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I've seen several recipes of the two pies and even then I don't know if there is an original.

Usually in Dutch Pie in Brazil, picture here, I see it based on a dough made with melted butter and crushed crackers. As filling a crème pâtissière and a dark chocolate ganache.

In German Pie in Brazil, picture here, I never found something "canonical", but usually see it surrounded with chocolate-covered cookies. In fact, I don't know which is used in this pie filling and which procedure should be taken to do it.

  • You do realize that there is no traditional "German pie" in Germany? At least not as far as I know and I am German... – Stephie Jul 25 '16 at 20:26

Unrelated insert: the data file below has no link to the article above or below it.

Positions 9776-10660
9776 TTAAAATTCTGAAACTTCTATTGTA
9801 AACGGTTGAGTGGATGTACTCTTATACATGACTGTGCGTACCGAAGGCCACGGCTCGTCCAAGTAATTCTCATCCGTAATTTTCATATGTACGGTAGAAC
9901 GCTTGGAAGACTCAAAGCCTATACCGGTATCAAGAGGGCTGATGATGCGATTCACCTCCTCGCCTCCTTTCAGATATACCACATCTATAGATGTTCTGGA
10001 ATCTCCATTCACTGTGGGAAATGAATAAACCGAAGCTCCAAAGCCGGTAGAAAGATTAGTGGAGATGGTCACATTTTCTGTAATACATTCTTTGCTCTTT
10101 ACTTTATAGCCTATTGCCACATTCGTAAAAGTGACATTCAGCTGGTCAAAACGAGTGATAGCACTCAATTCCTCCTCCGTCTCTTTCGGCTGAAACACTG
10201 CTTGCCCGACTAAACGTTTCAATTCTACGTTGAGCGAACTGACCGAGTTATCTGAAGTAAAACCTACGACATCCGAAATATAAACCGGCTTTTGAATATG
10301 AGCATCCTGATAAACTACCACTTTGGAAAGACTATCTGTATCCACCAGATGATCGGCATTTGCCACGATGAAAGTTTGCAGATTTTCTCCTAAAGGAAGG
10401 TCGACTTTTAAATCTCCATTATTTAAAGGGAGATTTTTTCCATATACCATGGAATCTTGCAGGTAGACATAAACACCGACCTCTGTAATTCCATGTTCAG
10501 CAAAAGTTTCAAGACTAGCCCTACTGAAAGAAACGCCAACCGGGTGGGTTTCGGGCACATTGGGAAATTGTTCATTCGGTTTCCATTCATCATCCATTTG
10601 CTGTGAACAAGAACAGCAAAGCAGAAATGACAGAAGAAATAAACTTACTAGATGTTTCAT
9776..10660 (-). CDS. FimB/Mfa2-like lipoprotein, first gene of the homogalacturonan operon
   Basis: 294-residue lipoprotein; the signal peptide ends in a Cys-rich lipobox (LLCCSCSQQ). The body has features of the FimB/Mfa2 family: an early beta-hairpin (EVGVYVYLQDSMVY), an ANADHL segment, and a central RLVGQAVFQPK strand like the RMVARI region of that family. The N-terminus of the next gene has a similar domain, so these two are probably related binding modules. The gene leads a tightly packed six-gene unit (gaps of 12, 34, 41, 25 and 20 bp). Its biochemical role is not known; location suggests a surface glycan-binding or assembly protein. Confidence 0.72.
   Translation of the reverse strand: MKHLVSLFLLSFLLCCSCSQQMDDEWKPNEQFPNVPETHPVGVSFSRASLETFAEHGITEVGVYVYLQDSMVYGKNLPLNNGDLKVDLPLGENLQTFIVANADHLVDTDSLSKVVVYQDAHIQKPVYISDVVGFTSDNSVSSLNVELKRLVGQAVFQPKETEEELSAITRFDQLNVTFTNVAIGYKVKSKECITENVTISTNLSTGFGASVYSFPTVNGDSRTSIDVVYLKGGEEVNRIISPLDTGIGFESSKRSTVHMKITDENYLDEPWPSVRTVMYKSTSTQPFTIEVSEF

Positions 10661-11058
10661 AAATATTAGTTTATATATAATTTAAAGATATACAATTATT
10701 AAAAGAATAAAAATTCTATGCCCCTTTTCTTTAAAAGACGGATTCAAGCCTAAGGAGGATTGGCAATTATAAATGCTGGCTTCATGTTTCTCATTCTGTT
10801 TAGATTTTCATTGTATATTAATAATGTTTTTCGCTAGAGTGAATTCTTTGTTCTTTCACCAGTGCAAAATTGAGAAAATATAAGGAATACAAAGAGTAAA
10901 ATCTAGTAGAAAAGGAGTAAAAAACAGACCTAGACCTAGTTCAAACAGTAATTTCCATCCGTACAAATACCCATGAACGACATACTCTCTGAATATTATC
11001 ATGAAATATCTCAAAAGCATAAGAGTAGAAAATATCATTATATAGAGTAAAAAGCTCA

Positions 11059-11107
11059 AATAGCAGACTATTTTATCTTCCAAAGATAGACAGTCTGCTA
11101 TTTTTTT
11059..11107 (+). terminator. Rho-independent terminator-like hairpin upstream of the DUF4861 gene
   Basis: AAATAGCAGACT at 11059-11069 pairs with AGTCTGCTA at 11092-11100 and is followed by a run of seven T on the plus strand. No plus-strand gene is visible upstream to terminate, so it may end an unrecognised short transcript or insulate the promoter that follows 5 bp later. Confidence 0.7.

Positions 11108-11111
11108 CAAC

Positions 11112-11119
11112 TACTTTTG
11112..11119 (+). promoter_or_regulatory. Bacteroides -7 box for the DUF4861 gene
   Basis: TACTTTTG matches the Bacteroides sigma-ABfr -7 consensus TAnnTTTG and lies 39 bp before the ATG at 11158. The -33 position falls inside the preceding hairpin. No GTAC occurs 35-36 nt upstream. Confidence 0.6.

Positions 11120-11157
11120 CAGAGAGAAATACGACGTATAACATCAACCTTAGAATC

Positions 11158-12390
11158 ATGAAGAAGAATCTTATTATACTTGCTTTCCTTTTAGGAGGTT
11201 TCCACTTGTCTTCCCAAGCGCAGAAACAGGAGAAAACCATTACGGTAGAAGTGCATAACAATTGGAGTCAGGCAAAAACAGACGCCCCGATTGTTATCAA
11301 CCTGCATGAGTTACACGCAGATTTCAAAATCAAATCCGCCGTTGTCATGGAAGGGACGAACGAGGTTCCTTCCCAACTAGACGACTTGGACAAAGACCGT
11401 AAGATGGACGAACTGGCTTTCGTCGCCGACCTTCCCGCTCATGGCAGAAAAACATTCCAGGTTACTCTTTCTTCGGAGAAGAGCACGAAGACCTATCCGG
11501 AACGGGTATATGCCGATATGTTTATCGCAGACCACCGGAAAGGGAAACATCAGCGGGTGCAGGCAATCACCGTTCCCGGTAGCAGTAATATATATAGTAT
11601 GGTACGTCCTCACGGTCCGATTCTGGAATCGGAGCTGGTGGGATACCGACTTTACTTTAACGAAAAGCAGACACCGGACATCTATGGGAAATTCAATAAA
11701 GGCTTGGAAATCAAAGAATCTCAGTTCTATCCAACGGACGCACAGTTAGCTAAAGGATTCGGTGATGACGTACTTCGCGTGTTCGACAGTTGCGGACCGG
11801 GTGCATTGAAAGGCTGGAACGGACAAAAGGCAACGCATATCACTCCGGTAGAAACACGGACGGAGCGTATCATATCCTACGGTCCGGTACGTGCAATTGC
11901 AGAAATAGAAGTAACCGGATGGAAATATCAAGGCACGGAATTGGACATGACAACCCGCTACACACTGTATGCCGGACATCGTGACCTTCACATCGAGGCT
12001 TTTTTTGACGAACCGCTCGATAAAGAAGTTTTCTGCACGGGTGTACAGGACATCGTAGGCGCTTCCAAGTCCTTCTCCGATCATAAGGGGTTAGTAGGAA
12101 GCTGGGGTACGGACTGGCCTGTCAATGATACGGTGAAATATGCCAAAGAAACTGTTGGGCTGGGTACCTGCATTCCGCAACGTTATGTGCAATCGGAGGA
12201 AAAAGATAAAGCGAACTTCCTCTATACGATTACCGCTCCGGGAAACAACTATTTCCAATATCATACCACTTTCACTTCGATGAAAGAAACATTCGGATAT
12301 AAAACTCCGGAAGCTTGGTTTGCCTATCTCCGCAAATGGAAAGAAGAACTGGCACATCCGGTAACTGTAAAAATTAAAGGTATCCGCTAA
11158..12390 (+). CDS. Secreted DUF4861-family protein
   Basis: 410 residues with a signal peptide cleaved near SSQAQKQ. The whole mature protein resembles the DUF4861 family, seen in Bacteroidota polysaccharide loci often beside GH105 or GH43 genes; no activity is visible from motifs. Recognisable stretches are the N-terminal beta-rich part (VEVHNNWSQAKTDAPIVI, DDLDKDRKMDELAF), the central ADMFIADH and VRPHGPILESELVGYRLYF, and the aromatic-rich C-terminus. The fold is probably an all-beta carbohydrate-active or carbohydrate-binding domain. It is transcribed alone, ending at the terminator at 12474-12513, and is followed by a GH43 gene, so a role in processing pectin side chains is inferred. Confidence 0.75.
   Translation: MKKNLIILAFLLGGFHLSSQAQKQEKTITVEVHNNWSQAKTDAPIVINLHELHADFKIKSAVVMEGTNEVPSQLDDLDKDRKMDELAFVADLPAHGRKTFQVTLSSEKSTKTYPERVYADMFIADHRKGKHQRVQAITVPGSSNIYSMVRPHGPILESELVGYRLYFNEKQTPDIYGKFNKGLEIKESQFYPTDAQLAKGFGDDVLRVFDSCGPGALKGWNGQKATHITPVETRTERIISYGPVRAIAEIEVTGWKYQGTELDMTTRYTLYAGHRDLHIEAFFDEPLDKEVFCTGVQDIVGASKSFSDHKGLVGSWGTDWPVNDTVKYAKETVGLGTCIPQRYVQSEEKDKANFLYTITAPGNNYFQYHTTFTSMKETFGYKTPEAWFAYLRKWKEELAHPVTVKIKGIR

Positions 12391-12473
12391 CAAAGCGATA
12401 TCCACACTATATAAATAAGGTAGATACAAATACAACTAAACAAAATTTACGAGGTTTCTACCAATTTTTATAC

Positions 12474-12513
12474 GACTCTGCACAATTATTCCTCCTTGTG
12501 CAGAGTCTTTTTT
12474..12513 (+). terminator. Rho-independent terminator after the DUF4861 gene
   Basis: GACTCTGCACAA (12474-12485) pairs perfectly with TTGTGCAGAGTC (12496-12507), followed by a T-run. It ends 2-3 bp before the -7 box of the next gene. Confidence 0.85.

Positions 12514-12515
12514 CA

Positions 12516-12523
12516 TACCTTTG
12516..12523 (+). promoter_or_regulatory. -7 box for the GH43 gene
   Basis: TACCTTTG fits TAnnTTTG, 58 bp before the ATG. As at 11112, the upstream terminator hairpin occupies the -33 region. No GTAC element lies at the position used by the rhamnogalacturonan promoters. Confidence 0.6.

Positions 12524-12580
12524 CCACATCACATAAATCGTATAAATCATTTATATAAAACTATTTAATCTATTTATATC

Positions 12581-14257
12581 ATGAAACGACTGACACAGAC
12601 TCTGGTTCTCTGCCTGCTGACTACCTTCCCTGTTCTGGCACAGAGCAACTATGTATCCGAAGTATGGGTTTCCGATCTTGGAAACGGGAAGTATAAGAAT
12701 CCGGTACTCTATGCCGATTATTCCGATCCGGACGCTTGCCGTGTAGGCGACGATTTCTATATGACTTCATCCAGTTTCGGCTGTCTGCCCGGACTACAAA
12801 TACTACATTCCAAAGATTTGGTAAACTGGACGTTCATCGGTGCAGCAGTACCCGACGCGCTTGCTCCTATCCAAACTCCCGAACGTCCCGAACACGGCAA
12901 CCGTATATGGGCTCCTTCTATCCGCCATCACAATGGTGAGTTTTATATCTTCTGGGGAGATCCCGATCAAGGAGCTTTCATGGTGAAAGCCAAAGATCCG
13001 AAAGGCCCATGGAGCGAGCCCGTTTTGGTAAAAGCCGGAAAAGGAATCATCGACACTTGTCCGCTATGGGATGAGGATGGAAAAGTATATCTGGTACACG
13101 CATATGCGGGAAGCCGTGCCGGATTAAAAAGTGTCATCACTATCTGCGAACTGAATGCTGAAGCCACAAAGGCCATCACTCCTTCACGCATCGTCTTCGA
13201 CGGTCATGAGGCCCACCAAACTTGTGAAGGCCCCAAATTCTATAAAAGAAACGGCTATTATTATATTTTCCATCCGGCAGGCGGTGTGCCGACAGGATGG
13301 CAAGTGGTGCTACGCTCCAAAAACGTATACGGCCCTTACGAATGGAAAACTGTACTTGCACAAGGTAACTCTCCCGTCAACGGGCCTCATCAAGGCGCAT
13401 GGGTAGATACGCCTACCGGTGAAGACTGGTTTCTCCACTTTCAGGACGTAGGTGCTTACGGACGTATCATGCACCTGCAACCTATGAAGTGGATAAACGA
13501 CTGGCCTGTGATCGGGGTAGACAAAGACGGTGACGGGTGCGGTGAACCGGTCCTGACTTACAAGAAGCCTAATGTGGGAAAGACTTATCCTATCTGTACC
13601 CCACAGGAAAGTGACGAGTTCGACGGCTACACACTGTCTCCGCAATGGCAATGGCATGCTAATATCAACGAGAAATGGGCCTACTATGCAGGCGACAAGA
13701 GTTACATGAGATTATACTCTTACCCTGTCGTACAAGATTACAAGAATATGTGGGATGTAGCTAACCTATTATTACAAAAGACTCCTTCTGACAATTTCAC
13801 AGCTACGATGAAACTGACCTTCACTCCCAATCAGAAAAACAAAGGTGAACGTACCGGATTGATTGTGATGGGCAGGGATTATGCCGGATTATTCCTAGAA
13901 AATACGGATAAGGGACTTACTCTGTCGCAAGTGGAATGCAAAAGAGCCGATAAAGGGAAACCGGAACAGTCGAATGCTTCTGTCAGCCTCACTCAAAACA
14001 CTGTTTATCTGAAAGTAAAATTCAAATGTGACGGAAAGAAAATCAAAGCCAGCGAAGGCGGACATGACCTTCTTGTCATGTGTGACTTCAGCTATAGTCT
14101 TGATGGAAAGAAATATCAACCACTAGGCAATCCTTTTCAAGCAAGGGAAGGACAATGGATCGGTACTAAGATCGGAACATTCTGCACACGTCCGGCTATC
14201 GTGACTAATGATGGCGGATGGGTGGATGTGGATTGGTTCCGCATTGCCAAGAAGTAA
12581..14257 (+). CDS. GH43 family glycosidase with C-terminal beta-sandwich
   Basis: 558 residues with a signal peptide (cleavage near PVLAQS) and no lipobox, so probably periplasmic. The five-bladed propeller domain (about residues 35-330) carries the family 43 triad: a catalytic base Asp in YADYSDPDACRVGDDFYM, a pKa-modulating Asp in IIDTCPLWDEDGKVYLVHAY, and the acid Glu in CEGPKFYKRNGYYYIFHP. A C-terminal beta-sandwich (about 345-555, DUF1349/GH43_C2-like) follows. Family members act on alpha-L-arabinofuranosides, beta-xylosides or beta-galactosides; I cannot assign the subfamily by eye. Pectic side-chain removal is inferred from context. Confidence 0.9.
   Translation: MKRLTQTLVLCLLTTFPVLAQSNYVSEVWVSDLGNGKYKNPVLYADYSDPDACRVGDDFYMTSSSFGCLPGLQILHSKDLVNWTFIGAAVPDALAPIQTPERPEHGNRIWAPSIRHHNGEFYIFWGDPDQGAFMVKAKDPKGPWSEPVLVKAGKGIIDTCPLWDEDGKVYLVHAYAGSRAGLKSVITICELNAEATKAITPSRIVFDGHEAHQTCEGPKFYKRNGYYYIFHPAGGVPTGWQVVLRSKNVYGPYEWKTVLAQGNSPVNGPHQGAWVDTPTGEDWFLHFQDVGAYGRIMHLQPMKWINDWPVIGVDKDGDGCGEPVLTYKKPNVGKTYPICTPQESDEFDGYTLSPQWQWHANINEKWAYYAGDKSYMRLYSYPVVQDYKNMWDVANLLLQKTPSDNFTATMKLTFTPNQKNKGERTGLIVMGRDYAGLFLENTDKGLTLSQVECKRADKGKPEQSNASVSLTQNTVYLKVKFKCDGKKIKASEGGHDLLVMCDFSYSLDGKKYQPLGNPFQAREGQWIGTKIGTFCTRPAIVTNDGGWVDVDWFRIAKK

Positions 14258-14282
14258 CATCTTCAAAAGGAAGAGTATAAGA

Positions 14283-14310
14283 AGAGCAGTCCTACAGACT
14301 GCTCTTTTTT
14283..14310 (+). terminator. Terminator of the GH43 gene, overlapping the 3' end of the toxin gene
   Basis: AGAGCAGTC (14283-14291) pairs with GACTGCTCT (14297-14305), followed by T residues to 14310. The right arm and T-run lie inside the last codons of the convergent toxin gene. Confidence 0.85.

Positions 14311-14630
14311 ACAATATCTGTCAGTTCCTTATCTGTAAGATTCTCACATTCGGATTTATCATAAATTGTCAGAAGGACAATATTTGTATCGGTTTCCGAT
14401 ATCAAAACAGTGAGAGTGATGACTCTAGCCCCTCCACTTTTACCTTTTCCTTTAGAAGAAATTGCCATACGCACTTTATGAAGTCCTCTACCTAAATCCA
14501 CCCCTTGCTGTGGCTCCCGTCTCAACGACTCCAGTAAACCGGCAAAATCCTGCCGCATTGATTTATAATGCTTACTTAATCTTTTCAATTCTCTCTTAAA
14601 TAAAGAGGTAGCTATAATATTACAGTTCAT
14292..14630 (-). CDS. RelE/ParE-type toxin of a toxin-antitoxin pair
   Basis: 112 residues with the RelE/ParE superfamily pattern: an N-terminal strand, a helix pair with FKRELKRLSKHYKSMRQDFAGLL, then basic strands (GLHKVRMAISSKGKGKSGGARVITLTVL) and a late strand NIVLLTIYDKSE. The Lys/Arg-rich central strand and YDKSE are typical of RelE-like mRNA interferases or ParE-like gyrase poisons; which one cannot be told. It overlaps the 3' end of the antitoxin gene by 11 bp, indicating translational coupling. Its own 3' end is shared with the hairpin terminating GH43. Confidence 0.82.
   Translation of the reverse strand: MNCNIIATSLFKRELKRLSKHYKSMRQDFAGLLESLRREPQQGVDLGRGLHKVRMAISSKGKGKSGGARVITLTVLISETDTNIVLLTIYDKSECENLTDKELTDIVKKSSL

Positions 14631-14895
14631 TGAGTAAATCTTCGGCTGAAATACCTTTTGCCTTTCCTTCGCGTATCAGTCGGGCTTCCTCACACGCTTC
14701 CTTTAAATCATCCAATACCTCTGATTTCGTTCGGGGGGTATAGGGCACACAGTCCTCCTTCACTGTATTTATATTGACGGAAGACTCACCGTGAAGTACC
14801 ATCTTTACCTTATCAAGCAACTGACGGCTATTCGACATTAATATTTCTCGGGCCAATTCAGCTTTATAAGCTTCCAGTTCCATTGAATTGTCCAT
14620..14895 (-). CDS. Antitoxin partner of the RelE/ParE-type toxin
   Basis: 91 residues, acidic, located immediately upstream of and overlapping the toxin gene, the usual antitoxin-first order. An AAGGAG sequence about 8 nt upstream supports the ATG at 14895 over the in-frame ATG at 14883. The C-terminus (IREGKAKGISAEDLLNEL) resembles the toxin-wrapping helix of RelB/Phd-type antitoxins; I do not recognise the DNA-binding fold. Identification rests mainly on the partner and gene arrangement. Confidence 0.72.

• Yes. This is the question. Here in Brazil commonly exist both of these pie were named as well. – Suhany Jul 25 '16 at 20:35
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    I think those are both Brazilian dishes. Interesting side note, at least in the eastern US, a "dutch pie" would be a Dutch apple pie, named after the Pennsylvania Dutch who are from Germany (not the Netherlands). Presumably from Deutsch being changed to Dutch over the centuries. I wonder if something similar has occurred in Brazil. – derobert Jul 25 '16 at 21:12
  • OK, I am deleting all comments pertaining to there not being Dutch pies in the Netherlands and German pies in Germany. It is normal that people call "exotic" forms of a food after the land in which they have had it, they don't call their "standard" form after their own country. If somebody needs to discuss the linguistics any deeper, it will need a new question. – rumtscho Jul 26 '16 at 14:54
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The one called, "Dutch pie" is typically a very smooth pie on a cookie base. The one called, "German pie" generally has a layer of crushed nuts on top of the smooth chocolate icing.

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